15 Jun “Where I draw my greatest strength and courage” – Pasifika LGBTQI Own Voices Series
“We’ve all heard the phrase so many times over the past few days now [since the Orlando massacre] that it’s beginning to lose its resonance, but its truth is still nonetheless indisputable. Being gay is not a choice, but being homophobic is. The reason this has left me so numb and bewildered is that all I’ve ever done in my life is pursue love. Because that’s all I’ve ever been taught to do by my mother…by my family…by my culture where we openly give with all we have (and with what instant finance has) to make sure that everyone is taken care of. We are a modest people, who come from modest means, so when we give to each other, we do so out of genuine love for people, knowing that we are all connected to each other, and to this earth that is our home.”
This is the 6th in the Own Voices Series where Pasifika LGBTQI from around the world share their stories. (Keeping in mind that the terms LGBTQI are a palagi world construct and don’t always fit the varied Pasifika concepts of gender and sexuality.) It takes courage to share one’s story and I’m grateful and humbled by their willingness to participate. Today I welcome Patrick Thomsen who writes in from Seattle where he’s on scholarship doing his PhD at the Jackson School of International Studies at the Univ of Washington.
Patrick is Samoan and grew up in South Auckland, attending De La Salle and Rosehill College. He graduated from the University of Auckland with a BA in Political Science, was heavily involved in student activism, President of Auckland University Pacific Island Students’ Association. He went to South Korea for his OE, and ended up doing his Master’s in International Studies at Seoul National University – the first Samoan to graduate from their Graduate School of International Studies. He lived in Korea for 7 years, working as a teacher and then a researcher, before taking up his PhD in Seattle.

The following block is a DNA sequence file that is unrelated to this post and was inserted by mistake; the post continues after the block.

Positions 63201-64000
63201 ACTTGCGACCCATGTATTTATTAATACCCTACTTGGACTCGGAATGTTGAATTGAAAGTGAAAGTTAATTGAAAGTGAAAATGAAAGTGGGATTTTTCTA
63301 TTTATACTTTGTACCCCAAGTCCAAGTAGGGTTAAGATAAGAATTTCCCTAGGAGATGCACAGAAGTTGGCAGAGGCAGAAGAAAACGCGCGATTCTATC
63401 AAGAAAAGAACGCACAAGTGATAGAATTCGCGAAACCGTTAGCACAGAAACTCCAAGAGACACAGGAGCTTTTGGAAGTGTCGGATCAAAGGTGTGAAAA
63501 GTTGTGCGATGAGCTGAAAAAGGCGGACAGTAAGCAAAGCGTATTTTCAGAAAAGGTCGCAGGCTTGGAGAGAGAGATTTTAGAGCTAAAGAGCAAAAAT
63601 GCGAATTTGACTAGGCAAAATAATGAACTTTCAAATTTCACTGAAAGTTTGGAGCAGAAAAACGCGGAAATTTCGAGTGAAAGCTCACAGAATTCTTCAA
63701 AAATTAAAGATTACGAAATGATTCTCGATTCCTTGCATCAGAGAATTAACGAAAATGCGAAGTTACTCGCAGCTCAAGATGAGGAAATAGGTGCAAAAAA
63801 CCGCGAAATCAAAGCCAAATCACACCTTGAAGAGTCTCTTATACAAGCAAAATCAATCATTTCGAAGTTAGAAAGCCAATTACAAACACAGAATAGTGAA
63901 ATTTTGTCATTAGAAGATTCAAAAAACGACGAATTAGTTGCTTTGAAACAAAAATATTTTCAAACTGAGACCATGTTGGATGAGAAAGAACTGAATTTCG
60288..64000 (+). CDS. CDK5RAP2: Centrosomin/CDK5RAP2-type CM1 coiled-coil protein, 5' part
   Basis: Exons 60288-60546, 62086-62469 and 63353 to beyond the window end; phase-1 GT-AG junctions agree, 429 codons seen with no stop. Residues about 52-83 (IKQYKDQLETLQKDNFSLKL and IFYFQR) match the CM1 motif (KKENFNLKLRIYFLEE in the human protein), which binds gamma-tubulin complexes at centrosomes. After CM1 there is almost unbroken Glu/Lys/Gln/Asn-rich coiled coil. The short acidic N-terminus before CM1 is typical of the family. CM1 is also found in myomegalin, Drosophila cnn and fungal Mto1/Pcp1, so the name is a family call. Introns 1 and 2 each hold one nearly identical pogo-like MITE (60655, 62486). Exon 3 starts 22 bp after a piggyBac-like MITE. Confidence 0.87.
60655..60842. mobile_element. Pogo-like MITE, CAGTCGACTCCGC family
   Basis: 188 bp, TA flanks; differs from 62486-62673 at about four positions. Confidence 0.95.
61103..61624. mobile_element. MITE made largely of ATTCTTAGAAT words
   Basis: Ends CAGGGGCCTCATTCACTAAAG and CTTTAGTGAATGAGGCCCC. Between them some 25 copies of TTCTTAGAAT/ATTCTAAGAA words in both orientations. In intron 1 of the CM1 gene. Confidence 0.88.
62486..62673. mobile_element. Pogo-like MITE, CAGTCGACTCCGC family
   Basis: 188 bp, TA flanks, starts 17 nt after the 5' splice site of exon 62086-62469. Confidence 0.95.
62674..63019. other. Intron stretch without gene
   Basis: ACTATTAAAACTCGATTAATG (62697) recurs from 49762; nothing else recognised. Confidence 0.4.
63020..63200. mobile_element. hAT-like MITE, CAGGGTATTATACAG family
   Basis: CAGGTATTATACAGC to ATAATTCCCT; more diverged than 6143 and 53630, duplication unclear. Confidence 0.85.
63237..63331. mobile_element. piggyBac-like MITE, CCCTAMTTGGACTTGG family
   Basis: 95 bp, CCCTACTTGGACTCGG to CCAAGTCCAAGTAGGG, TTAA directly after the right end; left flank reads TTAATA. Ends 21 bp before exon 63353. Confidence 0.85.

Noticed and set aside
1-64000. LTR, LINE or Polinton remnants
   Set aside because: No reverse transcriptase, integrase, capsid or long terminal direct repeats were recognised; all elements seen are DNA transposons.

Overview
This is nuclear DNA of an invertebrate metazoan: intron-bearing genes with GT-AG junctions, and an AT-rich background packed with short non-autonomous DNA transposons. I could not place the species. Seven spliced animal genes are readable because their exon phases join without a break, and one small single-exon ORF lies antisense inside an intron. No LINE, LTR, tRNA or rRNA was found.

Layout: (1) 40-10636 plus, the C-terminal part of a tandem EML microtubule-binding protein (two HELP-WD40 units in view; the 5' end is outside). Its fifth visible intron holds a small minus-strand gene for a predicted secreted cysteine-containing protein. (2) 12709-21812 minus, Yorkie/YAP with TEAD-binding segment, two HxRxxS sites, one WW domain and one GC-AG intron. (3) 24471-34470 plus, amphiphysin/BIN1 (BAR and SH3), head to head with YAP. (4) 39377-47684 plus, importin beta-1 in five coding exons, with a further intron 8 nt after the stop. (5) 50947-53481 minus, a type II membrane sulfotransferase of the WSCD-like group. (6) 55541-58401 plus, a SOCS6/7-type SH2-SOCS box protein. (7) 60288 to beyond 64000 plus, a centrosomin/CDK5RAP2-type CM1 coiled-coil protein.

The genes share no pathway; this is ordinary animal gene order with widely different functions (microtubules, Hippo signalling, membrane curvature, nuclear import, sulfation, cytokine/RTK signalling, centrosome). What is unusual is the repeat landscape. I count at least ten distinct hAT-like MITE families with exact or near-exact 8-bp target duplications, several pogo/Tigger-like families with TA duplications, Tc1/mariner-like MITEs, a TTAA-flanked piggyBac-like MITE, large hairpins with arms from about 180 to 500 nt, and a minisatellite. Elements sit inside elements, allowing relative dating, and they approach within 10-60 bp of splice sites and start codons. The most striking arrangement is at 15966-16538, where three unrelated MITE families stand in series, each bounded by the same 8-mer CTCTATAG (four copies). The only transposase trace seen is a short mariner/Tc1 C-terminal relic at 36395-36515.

Trailblazing has a seductive quality about it that entices those of us who dare to seek more from life than our pre-assigned oppression.
I know that as a young Samoan kid from South Auckland, the weight of my intersectional identity was a source of both anguish and motivation early on. I wanted to succeed in an area where Pacific Islanders were notably absent from the public discourse.
But no one told me that it was going to be this hard.
My ethnic identity has always been my default one. I’ve always been Samoan first, and everything else second. Being raised Samoan gave me a strong foundation of respect, a predisposition toward generosity and a strong sense of social responsibility. All of which sets me apart from many people I have encountered across the globe.
Also, being Samoan, space exists for non-traditional gender identification. It is built into our cultural structures. However, as Christianity took hold, it created interesting contradictions for us. For example, we recognize the social and cultural importance of faafafeine, but do not confer institutional recognition to Samoa’s ‘third gender’. Only recently did the Samoan Parliament abolish a law introduced during the time of colonial subjugation that made it illegal for a man to wear women’s clothes.
For me, my sexual orientation was never really an issue growing up. I never had a ‘coming out’ per se, like what you see in the Hollywood movies. My family just kinda knew, and although it took some people longer than others to accept (someone who shall remain nameless, as they once threatened to kill me if I turned out to be gay, but now know that I’m the best thing that’s happened to our family in over two generations lol), the overwhelming force that kept us together was that of alofa, or love. The type of love that my family has for me is hard for non-Samoans, or non-Pacific Islanders to understand.
I’m not being culturally relativist at all (OK perhaps a little biased), but I challenge you to find another culture like ours, where we openly give with all we have (and with what instant finance has) to make sure that everyone is taken care of. We are a modest people, who come from modest means, so when we give to each other, we do so out of genuine love for people, knowing that we are all connected to each other, and to this earth that is our home.
So it’s particularly hard for me to be writing this knowing that the events in Orlando, just a few short days ago were motivated out of hate. Call it what you will, incite whatever narratives you wish, blame whoever you want, it’s inconsequential to the innocent lives that were lost on the weekend.